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How does while works with filehandles?

by bhargava_hemant7 (Initiate)
on Dec 02, 2012 at 17:51 UTC ( #1006738=perlquestion: print w/ replies, xml ) Need Help??
bhargava_hemant7 has asked for the wisdom of the Perl Monks concerning the following question:

Hi Monks, I am wondering that how while loop works with filehandles?What algorithms it follows inside and how does it get to know that i am done reading to file? ( Eof .. ? )

while ( <FILEHANDLE> ) { print; }

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Re: How does while works with filehandles?
by Anonymous Monk on Dec 02, 2012 at 18:04 UTC
      Thanks for your quick reply. But any alternate answer? This seems to be cropping out my mind. Can you give an high level idea?

        Thanks for your quick reply. But any alternate answer? This seems to be cropping out my mind. Can you give an high level idea?

        Sure, here you go, perlintro, readline, perlvar#$_, print

Re: How does while works with filehandles?
by rjt (Deacon) on Dec 02, 2012 at 18:40 UTC

    Have a look at the examples in Perl I/O Operators. I'd recommend you read the entire section, but the most relevant snippets that most directly answer your question are probably:

    In scalar context, evaluating a filehandle in angle brackets yields the next line from that file (the newline, if any, included), or undef at end-of-file or on error.
    ...
    The following lines are equivalent:
    while (defined($_ = <STDIN>)) { print; } while ($_ = <STDIN>) { print; } while (<STDIN>) { print; } for (;<STDIN>;) { print; } print while defined($_ = <STDIN>); print while ($_ = <STDIN>); print while <STDIN>;
Re: How does while works with filehandles?
by tobyink (Abbot) on Dec 02, 2012 at 19:22 UTC

    Usually, while( EXPRESSION ) stops looping when the expression becomes false, but Perl has an exception to that rule: if the expression is just reading a line from a file (and perhaps assigning it to a variable), then it only stops looping when the expression is undefined (undefined is false of course, but there are certain values which are false but defined).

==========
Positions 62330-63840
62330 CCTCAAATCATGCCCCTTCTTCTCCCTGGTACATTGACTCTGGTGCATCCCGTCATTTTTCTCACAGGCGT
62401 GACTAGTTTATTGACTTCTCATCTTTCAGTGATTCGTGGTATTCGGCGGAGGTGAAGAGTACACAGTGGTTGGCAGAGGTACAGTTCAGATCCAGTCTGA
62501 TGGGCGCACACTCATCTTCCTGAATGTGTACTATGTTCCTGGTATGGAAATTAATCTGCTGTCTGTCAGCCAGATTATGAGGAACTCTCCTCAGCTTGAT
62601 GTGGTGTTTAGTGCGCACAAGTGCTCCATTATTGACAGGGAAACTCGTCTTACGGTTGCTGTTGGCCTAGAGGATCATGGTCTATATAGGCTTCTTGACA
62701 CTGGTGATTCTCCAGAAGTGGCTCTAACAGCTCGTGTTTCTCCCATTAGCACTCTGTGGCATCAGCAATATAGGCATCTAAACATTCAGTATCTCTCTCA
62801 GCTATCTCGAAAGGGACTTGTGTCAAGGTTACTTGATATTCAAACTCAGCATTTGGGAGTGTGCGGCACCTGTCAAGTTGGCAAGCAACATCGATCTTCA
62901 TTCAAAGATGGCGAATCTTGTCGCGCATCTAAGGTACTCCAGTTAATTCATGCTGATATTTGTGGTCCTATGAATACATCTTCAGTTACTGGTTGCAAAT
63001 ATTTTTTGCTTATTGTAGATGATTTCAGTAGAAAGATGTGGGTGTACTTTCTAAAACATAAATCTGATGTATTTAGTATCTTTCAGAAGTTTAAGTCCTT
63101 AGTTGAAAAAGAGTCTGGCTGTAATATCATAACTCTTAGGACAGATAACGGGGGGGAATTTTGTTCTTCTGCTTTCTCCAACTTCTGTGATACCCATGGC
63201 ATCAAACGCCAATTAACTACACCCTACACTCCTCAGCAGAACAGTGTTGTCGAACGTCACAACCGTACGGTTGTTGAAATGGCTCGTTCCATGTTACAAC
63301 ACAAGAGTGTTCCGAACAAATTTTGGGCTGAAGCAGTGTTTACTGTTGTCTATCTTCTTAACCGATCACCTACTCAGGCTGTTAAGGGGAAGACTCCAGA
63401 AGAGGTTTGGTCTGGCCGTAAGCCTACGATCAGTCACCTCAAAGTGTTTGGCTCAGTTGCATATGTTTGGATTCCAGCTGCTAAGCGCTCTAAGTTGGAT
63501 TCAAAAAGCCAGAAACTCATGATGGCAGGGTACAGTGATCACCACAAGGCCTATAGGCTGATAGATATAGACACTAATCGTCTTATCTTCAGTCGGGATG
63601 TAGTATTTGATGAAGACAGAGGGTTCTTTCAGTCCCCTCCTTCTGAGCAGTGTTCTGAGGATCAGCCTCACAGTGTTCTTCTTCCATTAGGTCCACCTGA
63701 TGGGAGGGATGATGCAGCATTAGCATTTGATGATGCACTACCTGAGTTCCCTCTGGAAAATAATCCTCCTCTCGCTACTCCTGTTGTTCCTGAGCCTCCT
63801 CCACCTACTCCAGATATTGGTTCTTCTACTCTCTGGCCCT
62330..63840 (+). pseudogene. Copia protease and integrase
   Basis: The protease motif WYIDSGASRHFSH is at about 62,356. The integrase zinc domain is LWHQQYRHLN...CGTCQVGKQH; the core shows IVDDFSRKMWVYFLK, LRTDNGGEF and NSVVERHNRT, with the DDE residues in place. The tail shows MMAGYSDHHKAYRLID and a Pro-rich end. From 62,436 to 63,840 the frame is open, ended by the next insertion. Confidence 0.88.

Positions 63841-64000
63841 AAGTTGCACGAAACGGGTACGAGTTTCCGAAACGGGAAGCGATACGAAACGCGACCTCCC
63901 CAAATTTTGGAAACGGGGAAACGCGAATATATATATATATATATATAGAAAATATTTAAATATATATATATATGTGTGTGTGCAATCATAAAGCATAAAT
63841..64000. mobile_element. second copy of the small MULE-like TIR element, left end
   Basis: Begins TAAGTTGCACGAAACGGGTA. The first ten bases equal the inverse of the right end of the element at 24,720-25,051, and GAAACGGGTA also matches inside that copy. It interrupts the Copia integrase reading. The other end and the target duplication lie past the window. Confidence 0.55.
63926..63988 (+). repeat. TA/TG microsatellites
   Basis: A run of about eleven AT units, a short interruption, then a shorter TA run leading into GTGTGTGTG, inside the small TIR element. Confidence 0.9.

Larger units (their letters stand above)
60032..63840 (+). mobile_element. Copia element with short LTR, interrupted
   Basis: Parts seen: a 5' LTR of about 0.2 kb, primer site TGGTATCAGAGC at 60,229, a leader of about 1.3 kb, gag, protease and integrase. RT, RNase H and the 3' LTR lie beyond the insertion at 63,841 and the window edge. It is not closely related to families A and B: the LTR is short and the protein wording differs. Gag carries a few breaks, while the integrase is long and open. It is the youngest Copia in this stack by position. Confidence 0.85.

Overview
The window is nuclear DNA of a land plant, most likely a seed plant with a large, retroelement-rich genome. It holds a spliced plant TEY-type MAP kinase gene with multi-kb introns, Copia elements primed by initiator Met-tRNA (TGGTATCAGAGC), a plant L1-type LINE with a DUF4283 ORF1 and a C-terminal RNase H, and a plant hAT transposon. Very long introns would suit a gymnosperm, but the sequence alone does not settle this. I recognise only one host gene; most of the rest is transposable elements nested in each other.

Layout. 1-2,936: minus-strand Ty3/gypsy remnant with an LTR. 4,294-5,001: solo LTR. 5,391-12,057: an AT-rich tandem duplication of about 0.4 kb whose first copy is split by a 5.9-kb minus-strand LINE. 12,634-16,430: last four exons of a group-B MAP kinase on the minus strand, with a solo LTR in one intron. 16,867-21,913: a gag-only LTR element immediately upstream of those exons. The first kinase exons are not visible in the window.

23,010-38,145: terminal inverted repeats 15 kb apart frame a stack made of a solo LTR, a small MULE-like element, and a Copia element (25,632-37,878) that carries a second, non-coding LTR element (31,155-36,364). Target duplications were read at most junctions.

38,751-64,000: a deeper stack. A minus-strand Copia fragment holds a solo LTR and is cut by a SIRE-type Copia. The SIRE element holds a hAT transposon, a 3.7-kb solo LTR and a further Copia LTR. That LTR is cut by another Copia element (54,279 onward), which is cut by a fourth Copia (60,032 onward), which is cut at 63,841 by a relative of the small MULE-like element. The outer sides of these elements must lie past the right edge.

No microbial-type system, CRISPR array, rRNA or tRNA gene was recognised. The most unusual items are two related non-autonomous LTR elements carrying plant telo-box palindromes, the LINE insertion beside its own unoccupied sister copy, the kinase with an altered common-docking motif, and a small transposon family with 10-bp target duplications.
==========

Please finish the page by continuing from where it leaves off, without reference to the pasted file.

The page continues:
This works in conjunction with the fact that reading a line from a file that has reached its end will return undef.

    Observe the difference:

    $ echo -n "0" | perl -E'while(<>) { say "GOT" }' GOT $ echo -n "0" | perl -E'while(<> and 1) { say "GOT" }' $

    The first one prints "GOT" even though it read a false value from STDIN. This is because the special "reading from a filehandle" version of while gets used. The second doesn't print "GOT". This is because the more complex expression forces while to use its standard behaviour.

    There is another interesting aspect of the reading-from-filehandle version of while: if you don't assign the line to a variable, it gets assigned to $_. This doesn't happen when you read from a filehandle normally - only within while. Observe:

    $ echo "Hello" | perl -E'while(<>){ print $_ }' Hello $ echo "Hello" | perl -E'<>; print $_' $

    So anyway, while (<$fh>) works out as being equivalent to:

    while (defined($_ = <$fh>))

    ... which (by design, not just by luck) happens to be the kind of loop most people usually want when they're reading from a file.

    I suppose the other thing that is worth mentioning is the special variable $/ which is used by readline (an thus by <$fh>) to determine the current line ending. By default it's "\n" but you can set it to anything else you like, including undef.

    perl -E'sub Monkey::do{say$_,for@_,do{($monkey=[caller(0)]->[3])=~s{::}{ }and$monkey}}"Monkey say"->Monkey::do'

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